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The Olympics in Greece have officially begun.  Along with the traditional hopes and expectations of success by individual athletes and entire nations, there is also a palpable concern and angst about potential terrorism at the first games since 9/11.  To prevent any terror attacks the Greeks have spent a record amount of money putting in place a vast and varied web of security and protection.  In fact, one Greek official voiced that what they had done was 'more than humanly possible.?

"More than humanly possible" ? now there's a statement.  At first I thought that something must have been lost in the translation from Greek to English (which wouldn't be a first).  Then I wondered if it might be a new example of hyperbole (unlike others that I have heard a million times before). After all, if humans do something, it's not more than humanly possible right?  But, in the end I have concluded that those 4 words spoken can be very accurate and true indeed ? when you factor God in.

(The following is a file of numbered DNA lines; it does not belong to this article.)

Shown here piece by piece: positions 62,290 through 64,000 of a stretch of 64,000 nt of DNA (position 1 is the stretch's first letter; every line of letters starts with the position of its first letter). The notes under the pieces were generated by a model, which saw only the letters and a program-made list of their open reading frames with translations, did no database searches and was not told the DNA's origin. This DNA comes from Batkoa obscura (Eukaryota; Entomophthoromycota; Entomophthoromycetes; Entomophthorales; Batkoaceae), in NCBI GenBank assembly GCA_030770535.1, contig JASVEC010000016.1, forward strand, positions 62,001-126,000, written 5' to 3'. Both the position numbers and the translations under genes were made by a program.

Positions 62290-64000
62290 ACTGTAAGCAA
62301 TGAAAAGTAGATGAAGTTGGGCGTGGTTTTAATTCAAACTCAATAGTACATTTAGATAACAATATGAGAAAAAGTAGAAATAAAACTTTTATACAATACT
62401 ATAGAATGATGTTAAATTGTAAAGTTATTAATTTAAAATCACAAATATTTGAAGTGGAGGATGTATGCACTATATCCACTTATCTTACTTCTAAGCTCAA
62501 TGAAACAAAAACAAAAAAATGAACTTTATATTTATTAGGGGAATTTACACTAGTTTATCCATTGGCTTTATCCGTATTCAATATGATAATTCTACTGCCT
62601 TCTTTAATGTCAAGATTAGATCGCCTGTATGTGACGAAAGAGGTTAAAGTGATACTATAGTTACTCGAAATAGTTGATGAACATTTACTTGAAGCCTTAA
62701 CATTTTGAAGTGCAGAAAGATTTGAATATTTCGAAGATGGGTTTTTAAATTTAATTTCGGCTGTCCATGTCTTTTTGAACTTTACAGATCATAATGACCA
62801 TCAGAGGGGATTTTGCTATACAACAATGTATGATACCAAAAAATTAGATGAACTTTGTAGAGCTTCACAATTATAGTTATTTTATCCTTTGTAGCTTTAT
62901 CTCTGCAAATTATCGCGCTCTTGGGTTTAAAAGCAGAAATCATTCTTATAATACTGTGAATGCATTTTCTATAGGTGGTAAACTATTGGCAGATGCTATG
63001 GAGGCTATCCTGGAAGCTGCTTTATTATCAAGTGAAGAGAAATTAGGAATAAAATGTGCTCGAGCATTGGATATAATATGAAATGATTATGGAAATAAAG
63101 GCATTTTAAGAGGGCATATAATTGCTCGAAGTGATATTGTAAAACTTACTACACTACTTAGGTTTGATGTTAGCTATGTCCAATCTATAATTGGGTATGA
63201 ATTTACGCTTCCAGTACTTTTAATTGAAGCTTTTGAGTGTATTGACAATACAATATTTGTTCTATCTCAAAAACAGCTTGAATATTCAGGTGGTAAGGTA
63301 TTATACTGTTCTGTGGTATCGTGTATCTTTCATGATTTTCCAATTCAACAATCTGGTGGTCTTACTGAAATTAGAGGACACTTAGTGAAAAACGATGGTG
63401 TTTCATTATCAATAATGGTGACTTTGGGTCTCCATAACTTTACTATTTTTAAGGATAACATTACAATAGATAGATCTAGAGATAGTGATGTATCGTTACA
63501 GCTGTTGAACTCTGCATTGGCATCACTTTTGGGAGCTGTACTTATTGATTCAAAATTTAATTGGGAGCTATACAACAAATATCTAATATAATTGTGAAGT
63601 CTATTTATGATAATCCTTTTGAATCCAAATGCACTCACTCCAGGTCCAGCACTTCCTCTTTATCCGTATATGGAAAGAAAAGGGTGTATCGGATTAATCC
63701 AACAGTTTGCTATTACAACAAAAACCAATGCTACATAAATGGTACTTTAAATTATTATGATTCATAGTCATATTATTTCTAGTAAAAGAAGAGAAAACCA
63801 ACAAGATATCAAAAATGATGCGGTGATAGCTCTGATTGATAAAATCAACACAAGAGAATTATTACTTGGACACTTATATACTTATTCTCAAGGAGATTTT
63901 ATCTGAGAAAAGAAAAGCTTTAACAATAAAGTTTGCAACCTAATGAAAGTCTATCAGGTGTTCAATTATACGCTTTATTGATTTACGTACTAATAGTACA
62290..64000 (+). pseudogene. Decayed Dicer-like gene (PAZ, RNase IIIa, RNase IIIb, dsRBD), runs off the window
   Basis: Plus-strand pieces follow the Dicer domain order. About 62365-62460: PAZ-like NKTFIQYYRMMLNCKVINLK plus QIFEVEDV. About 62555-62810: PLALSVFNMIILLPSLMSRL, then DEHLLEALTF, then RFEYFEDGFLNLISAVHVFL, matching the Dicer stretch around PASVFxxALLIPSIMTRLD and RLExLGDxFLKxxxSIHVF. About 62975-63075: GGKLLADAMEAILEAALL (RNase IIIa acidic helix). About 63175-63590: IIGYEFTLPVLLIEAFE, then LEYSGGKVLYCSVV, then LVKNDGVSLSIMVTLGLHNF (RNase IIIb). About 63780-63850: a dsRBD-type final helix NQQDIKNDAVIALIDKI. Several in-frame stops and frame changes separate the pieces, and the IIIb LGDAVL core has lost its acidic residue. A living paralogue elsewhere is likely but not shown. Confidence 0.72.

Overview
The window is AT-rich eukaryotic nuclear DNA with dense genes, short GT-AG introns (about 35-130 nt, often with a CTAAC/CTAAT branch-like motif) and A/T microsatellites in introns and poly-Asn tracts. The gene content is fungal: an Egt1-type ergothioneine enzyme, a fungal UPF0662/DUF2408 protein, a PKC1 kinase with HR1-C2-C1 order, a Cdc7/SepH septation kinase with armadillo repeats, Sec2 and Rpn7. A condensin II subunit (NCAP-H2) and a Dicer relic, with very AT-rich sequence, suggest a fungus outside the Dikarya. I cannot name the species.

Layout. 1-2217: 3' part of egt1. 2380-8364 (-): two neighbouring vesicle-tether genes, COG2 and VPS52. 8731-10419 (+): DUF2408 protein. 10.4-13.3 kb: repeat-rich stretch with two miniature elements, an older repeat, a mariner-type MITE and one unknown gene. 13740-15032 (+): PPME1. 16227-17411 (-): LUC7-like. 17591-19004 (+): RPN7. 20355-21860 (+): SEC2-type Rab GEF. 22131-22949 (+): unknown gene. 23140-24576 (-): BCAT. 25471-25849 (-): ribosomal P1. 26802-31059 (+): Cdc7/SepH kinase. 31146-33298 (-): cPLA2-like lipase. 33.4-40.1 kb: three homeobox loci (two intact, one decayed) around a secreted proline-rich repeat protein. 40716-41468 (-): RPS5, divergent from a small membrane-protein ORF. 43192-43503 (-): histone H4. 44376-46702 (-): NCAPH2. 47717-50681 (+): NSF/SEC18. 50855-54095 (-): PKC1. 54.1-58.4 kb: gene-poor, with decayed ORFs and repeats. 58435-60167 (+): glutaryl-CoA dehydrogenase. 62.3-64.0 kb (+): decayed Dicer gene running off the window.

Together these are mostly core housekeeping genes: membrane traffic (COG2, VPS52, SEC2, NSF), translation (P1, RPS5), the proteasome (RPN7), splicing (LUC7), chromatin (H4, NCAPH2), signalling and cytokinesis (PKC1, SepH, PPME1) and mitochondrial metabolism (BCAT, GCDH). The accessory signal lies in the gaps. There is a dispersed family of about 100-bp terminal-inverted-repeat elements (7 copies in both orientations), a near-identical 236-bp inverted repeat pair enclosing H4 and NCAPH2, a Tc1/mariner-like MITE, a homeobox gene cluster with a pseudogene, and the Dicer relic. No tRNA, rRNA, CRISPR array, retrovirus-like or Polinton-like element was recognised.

The Christian life is impossible for humans to live.  Jesus said, ?I am the vine; you are the branches. If a man remains in me and I in him, he will bear much fruit; apart from me you can do nothing.? (John 15:5) It has always been so.  That's why the disciples had to wait in Jerusalem after the resurrection ? for power. (Acts 1:4-8)  Such absence of self-reliance and self-sufficiency flies in the face of the Western world's ?unlimited human potential? approach to life. 

Too often it is our approach to church as well.  After all, why wait for God when we can manipulate things our way through television, nominating committees, stewardship campaigns, forced levels of education, and grasped leadership in the name of upholding traditions or in the name of breaking them?  All of those thing are fine when actually empowered by God, but alone they are, well, Godless and powerless to accomplish anything eternal beyond this mortal life.

For the sake of our athletes, and peace in the world, I do hope that God has enabled the Greeks to set up security beyond what they could do only by their own effort.  After that, the Olympics should remain a place where unaided human accomplishment is showcased.  Church, however, must be a place where, through Jesus, we only do what is more than humanly possible.

Pastor Tim Davis, Copyright 2004
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